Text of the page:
Dallas-Fort Worth area CEOs are getting some recognition as being models for servant leadership.
Brittany Merrill Underwood, founder and CEO of Dallas-based Akola; Harold MacDowell, CEO of Dallas-based TDIndustries; and Melissa Reiff, CEO of Coppell-based The Container Store, all landed spots on the list. Outside of the top 10, Schwantes named a few “honorary mentions,” including Michael Williams, president and CEO of Plano-based Community Hospital Corporation.
At No. 5, Underwood was the highest-ranking Dallas area CEO. She describes her nonprofit jewelry line as a “full impact brand,” meaning steps throughout the production process have a social give back element.
“Underwood is a clear example of a servant leader practicing conscious capitalism to transform the lives of impoverished women and families,” Schwantes wrote.
In fact, Akola provides work and training for impoverished women in Uganda and Dallas and invests 100 percent of its profits back into its mission. Last fall, it launched a high-end luxury line with Dallas-based Neiman Marcus to help it better provide a living wage to area women.
MacDowell came in at No. 7 on the list for his dedication to maintaining a culture at TDIndustries where employees are “valued, respected, and appreciated.” Schwantes points out MacDowell’s commitment to communication.
“He has set up formal and informal feedback mechanisms to get important and open feedback, a practice started by founder Jack Lowe, who used to invite groups of employees to his home for spaghetti dinners,” Schwantes wrote.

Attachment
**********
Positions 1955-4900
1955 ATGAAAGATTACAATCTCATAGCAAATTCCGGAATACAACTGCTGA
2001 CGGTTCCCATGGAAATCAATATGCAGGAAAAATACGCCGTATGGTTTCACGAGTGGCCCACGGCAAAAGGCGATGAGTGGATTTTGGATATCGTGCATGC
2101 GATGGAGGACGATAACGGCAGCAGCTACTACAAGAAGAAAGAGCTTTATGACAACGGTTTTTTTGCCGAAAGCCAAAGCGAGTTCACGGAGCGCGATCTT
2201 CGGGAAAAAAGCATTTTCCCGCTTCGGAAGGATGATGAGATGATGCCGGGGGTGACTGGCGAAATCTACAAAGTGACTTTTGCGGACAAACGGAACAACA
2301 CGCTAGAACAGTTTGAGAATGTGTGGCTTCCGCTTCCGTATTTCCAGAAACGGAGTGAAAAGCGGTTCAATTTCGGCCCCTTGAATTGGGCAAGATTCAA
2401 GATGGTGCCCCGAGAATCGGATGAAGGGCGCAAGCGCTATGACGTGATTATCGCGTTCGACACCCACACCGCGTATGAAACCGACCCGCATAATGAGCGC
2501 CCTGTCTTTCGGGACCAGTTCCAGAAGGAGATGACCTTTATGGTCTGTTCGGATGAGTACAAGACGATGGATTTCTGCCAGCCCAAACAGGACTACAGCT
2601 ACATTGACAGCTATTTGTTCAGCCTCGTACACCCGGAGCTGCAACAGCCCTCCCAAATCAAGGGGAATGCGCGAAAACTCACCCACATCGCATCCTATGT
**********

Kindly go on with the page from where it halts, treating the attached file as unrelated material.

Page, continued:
Rounding out the North Texas mentions was Reiff at No. 8. Reiff took over for The Container Store’s founder and longtime CEO Kip Tindell last July. Since then, she’s continued the company’s dedication to “conscious capitalism,” Schwantes wrote. She also ensures every employee stays well informed, something the company refers to as “communication is leadership.”
“Underwood is a clear example of a servant leader practicing conscious capitalism to transform the lives of impoverished women and families.”
“In even simpler terminology, they strive for every single employee in the company to know absolutely everything,” Schwantes wrote.
“While this can be a daunting undertaking for any company, The Container Store firmly acknowledges the power behind this principle on its website, which states ‘nothing makes someone feel more a part of a team than knowing everything has been communicated to them. We know that some information we share could fall into competitors’ hands, but the advantages far outweigh the risks.'”
Read what else Schwantes had to say about DFW area leaders and see what other CEOs made the list here.
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